By Wr. Winston Owino.
At around 1.00 p.m. I was in Ford Hall, our usual meeting venue. I busied myself with the sitting arrangement but then I noticed the blue, plastic chairs we always used were quite dusty. One of the Writers, Wr. Zakayo, agreed to help me out with wiping the dusty chairs.
At 1.30 p.m. Writers started trickling in. I asked Wr. Munira Hussein, who was the host of the day, how she felt about jihadism and why these jihadists operate under Islam. Before she finished explaining, a tall, dark guy I had greeted just after I had finished arranging the chairs asked me,
“What is it that you do not understand about the topic?”
Before I knew it, I was imbibing on the information this tall, dark guy had to offer. Never had I met a student who was sure of what he was saying. He had facts and figures at his fingertips from different times in history like he lived through them all. Listening to him was no different from listening to a history audio book. He poured out his facts to me, like he spent the whole night studying that particular question and predicted that I would bring the issue up.
At exactly 2.00 pm, we started off with reading an article with title ‘Managing your emotions is not my job’ by Hecate Demeter. How I look forward to meeting her or him one day. Whichever applies.
The article elicited all manner of reactions from the ladies and the gentlemen, sparking quite a heated debate. When Wr. Rumona approached me and asked if I could find a way of opening the windows, I knew that was my chance to escape the crossfire before words came hitting me like stray bullets.
I stayed outside for as long as I thought the debate would take. There came Wr. Cecilia Akinyi, with her effortlessly warm smile, stretching wide to reveal her teeth. I met her the day before for the first time at the Kenyatta University Career Week when we had gone to provide Career advise in the Writing field. Before then, we would only keep in touch via whatsapp texts.
When she was standing just in front of me, that was when I actually realized that she was in the company of two gentlemen.(I was caught up in her smile, I guess) One of the two men was Boniface Sagini, who launched his book Thrills and Chills, about a month ago. I did not know the other guy and I immediately forgot his name after being introduced to him. (I’m not usually this poor when it comes to retaining names.)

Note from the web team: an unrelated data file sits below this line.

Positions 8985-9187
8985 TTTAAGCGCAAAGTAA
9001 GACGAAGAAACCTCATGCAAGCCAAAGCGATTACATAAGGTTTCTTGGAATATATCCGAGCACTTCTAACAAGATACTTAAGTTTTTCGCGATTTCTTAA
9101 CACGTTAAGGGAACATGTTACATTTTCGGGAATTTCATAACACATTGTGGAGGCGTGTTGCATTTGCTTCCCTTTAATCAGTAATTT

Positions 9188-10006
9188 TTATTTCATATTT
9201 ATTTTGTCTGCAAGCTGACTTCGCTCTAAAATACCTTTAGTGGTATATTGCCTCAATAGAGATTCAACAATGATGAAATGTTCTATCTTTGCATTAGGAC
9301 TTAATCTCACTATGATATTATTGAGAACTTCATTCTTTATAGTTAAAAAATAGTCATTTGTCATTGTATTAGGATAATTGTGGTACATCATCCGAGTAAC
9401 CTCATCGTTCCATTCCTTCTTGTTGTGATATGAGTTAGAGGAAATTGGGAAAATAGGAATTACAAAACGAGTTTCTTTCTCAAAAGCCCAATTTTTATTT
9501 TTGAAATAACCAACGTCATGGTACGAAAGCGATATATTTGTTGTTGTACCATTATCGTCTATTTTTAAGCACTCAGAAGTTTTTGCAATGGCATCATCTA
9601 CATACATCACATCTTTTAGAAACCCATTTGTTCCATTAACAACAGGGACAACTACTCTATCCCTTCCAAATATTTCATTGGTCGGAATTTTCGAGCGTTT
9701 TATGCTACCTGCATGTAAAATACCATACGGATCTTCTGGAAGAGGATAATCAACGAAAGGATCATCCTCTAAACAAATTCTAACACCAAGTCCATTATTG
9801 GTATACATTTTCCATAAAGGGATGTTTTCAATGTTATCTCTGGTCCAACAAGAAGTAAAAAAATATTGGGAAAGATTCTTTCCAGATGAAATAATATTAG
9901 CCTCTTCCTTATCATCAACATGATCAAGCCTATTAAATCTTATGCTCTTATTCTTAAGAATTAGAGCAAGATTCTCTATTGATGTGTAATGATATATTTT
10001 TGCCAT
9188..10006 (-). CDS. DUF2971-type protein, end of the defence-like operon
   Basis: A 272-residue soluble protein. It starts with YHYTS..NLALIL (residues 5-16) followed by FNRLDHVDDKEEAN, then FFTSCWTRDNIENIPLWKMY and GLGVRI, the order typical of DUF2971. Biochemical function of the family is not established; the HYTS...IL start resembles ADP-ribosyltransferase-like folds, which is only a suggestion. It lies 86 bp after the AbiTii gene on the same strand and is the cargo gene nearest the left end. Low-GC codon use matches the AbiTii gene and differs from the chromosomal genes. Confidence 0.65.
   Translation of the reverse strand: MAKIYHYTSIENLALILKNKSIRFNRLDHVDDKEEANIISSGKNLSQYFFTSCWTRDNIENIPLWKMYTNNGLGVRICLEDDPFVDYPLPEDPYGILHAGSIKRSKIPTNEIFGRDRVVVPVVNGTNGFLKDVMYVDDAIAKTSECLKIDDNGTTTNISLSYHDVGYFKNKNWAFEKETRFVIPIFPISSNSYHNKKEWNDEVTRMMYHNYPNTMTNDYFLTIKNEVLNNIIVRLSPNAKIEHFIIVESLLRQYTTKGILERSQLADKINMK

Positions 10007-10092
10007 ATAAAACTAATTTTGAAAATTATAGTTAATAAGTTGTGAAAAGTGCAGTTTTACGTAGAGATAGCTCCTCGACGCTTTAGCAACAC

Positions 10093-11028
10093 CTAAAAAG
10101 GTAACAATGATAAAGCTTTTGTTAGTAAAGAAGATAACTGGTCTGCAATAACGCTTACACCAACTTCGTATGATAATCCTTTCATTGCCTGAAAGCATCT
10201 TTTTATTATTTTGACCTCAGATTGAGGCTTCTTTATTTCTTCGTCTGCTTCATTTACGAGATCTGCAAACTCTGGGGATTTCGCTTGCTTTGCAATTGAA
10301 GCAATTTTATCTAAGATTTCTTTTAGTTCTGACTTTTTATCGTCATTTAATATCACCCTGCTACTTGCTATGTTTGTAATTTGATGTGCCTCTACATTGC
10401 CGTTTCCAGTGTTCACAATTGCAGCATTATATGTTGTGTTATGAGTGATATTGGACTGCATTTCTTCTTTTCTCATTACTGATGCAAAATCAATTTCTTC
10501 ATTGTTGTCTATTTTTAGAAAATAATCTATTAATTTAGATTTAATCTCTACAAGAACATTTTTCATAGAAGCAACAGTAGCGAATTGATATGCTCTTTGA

After the first guest who took us through ‘Digital money-making skills’, we had an amazing performance by Griffins the poet. His poems never age. Every time he takes to stage, it’s like we are listening to him for the first time. He always has us hooked especially to the ‘Call me Griffin, call this poetry’ line.
The second guest went on and on, pouring out knowledge on what it means to be a peace journalist, especially now that we are headed for the general election. I was struck by a statement she made, “You only know peace when you have found it.”
We had our very own cowboy; I call him the Kenyan Kenny Rodgers, winning our hearts with his country music. December 63 was the name of his latest song, which had us reflecting on Miss Elizabeth’s (our second guest) wise words on peace.
Silly me! How could I forget Timothy’s spoken word performance and the way it had us snapping our fingers hard in the air? I snapped so hard I almost thought my fingers would ignite.
How I thought Alejandro only exists in these Mexican films. We experienced the premiere of Kenya’s first soap opera when Zakayo and Mystic Venus, quiet a lovely lady decided to showcase a trailer which I believe was just a teaser of more to come. (Watch out for it. Coming soon!)
Our C.E.O. Mr. Dinda made the closing remarks after which Griffins the powerful poet, ended business of the day with a powerful prayer in his mother tongue.
Surprisingly, no one felt like going home. We stayed behind for at least another hour. Laughter, photos, lies, more laughter, more lies and more photos. We even started our own band. We did cover songs to almost every song that we could think of. From Nerea to kuliko Jana, to Kenny Rodgers’ gambler. (Watch out for our first album lol).
It is fun to be a Writer, it is even more fun to be a writer with a home: Writers Guild Kenya. All young people should be here because the experience is our of the world, the learning is real time and relevant…..Ooooh My, welcome home!
Some lessons from Writers Ekklessia; 3rd February
- We no longer go online, we live there. If we live there, then it’s time we figured out how we can make money from it, and grow our passion from it- Mr. Wanjala.
- When there is peace, there is no story to tell. Journalists thrive on conflicts and controversies, but does that mean that we should fuel such? No, we can tell our stories without causing further harm-Ms. Wanja Elizabeth
- Before you Write a story, can you stop and think if you can be responsible for all the things that you will write. If given a second chance, will you write the same? If not, then do not write the story-Ms. Wanja Elizabeth
- Peace is a strange thing. You might fail to define it, but when you find it, you will just know-Ms. Wanja Elizabeth
- Become your own gatekeeper in the articles you write. Do not use your noble gift to fuel animosity because we are meant to make better not destroy-Ms. Wanja Elizabeth
Further Links to Check out:
It’s always fun to learn with us. Welcome again on Friday, 10th February, 2017 at National Museum, Ford Hall from 2pm. Contact us through: +254707 97 16 66